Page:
This news release describes past events and should be used for historical purposes only. Please note date of release.
UW-Eau Claire News Bureau
Schofield Hall 218
Eau Claire, WI 54702-4004
UW-Eau Claire Employees Report Feeling Connected to Campus
phone (715) 836-4741
fax (715) 836-2900

MAILED: Aug. 31, 1999

EAU CLAIRE — University of Wisconsin-Eau Claire employees report a high level of satisfaction with their work settings, and a majority feel welcome in all campus and community settings, a new employee campus climate survey indicates.
"The survey generally paints a positive picture, with workers from a variety of different backgrounds reporting that they find a supportive environment at UW-Eau Claire," Barbara Stevens, assistant to the chancellor for Affirmative Action, said of the 1998 survey findings. "But the survey also helps us identify those areas in which we need to devote additional attention in the future."
Dr. James Williams, associate professor emeritus of sociology and anthropology, collected and analyzed data from the 1995 and 1998 Employee Campus Climate Survey. Surveys were sent to a total of 380 university employees, including classified and unclassified staff, during the spring of 1998. A total of 227 employees returned useable surveys, for a response rate of 60 percent.
UW-Eau Claire initiated the surveys to better understand the climate on campus, and to identify ways to continuously improve that climate, said Chancellor Donald Mash, adding that survey results will be among the tools used as the university creates its 10-year plan.
Overall, the campus climate has grown more positive since the first campus climate survey was done in 1995, Stevens said. For example, compared to three years ago, there is a reduction in the frequency of negative remarks about people based on their race, sex, religion or sexual orientation, she said. And significantly more survey respondents indicated in 1998 that they were fully supportive of allocating resources toward diversity initiatives on UW-Eau Claire's campus.
"I'm encouraged by the responses — I think we're going in the right direction," Mash said.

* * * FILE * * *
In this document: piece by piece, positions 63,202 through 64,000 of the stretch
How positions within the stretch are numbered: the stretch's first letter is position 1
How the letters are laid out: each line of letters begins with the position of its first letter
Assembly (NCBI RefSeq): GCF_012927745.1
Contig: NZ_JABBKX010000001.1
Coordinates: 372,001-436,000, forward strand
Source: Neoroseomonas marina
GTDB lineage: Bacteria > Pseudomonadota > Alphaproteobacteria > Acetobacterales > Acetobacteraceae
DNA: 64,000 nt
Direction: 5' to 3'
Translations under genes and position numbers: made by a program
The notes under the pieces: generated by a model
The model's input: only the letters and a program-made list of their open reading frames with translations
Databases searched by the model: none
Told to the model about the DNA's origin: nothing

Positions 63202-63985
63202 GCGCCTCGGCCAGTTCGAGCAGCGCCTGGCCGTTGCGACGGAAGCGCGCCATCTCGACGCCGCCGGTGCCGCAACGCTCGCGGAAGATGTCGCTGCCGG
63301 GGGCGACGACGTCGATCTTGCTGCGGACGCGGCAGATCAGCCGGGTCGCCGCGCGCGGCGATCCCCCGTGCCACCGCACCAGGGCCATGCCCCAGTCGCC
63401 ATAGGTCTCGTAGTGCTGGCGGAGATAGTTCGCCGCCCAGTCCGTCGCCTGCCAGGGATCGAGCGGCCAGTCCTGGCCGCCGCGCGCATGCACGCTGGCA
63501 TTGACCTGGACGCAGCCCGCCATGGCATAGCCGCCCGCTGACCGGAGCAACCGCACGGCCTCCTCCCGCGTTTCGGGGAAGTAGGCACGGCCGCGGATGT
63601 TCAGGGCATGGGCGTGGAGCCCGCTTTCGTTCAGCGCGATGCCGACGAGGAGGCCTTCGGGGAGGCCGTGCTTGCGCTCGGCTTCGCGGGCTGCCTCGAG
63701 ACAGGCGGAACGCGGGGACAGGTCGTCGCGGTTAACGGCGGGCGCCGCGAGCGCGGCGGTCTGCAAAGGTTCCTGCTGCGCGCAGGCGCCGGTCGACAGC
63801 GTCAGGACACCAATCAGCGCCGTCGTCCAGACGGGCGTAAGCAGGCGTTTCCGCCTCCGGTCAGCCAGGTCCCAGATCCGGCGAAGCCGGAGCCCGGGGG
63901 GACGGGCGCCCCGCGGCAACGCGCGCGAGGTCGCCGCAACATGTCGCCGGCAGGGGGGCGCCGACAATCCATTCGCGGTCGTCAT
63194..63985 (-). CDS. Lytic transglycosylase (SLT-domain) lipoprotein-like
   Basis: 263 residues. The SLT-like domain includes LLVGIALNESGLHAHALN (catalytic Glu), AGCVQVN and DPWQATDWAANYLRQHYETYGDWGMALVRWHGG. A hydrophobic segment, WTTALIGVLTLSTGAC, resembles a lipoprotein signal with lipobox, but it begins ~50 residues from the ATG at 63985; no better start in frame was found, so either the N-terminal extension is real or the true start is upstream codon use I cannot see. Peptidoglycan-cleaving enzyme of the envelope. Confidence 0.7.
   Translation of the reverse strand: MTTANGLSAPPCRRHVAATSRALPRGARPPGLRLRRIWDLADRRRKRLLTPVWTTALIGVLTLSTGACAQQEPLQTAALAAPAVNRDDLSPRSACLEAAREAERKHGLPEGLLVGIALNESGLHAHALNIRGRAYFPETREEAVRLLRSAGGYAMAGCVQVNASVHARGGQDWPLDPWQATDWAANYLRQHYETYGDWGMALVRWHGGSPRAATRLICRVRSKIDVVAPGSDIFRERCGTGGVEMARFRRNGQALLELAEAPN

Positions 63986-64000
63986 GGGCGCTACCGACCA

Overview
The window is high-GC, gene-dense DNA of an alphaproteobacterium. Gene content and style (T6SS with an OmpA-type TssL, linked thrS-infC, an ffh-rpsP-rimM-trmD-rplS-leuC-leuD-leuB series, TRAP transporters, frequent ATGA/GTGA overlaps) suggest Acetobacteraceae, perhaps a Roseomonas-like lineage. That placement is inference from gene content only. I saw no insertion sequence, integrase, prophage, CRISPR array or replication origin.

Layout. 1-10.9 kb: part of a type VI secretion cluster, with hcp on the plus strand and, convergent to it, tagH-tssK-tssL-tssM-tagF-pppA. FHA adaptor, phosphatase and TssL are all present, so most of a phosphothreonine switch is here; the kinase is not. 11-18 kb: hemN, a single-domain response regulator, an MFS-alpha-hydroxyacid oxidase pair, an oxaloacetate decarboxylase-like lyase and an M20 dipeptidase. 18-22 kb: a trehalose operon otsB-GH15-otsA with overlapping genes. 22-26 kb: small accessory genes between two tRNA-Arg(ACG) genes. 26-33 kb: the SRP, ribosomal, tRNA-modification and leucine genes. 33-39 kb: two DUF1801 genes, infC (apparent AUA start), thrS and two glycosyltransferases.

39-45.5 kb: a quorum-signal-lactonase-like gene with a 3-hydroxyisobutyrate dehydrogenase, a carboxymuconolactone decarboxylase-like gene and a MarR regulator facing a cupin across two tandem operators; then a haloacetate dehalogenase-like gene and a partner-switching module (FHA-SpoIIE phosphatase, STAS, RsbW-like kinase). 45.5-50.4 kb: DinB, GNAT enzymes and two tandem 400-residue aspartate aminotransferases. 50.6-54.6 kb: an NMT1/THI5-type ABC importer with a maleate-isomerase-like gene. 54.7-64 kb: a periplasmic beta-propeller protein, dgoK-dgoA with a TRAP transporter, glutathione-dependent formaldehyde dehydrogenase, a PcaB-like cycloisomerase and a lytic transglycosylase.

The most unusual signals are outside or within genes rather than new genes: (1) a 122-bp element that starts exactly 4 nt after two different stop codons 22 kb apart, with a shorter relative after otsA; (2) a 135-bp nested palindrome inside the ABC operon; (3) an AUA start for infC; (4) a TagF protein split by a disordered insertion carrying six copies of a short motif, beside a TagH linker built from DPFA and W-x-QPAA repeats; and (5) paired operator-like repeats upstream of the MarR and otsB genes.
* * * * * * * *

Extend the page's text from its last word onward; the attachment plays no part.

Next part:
Survey results included:
Four of five employees feel a part of the university community to some or a great extent. About 75 percent of the respondents indicated they were satisfied or very satisfied with their overall experience as an employee at UW-Eau Claire.
Few employees reported feeling uncomfortable with people on the job. However, the number of respondents reporting that they did feel very or somewhat uncomfortable increased about 10 percent when asked about working with people who are openly gay, lesbian or bisexual, and those who are not native speakers of English. People who speak English as a second language and gay and lesbian employees will find a chilly reception in some quarters, Williams said.
Most respondents said their attitudes toward people who are different from themselves had not changed since joining the staff at UW-Eau Claire. For those who did report a change, it was usually in the direction of greater acceptance of the group in question. "The conclusion is that the work environment at UW-Eau Claire is not promoting greater intolerance or hostility toward the named groups, and in many cases is promoting greater acceptance," Williams stated.
About three-quarters of the employees believe that gender is not a basis for unequal treatment in their department or unit. And 80 percent of all respondents agreed with the statement "people from diverse cultural and ethnic backgrounds are valued and respected in my work unit."
More than one-half of the respondents have heard a colleague make an insensitive or disparaging remark at least once during the last three years, down substantially from the 1995 survey, when nearly all employees had heard at least some disparaging remarks. "This appears to signal an improvement in the campus climate at the level of verbal interaction," Williams said, noting that employees are more likely to hear an offensive remark from a student than a fellow employee.
Forty-four percent of the respondents said they had not experienced any offensive behavior off campus. Of those who did report such an experience, the two most common were rude and disrespectful behavior and offensive language.
Slightly more than half of the employees are fully supportive of the allocation of resources toward diversity initiatives. This represents a significant increase over the number noted three years ago. However, one-third or more remain opposed to increasing minority numbers, promoting cultural awareness, and showcasing distinctive cultural contributions.
A significantly smaller proportion of employees believe that too much attention is being given to race issues and gender issues than three years ago.
The Employee Campus Climate Survey will be distributed to departments and units on campus. It also will be available for review on the Office of Affirmative Action web page at Additional copies are available in the Affirmative Action Office in 217 Schofield Hall.

UWEC [Administrative Offices] [News Bureau]

Janice B. Wisner
UW-Eau Claire News Bureau
Schofield 218
(715) 836-4741

Updated: Aug. 31, 1999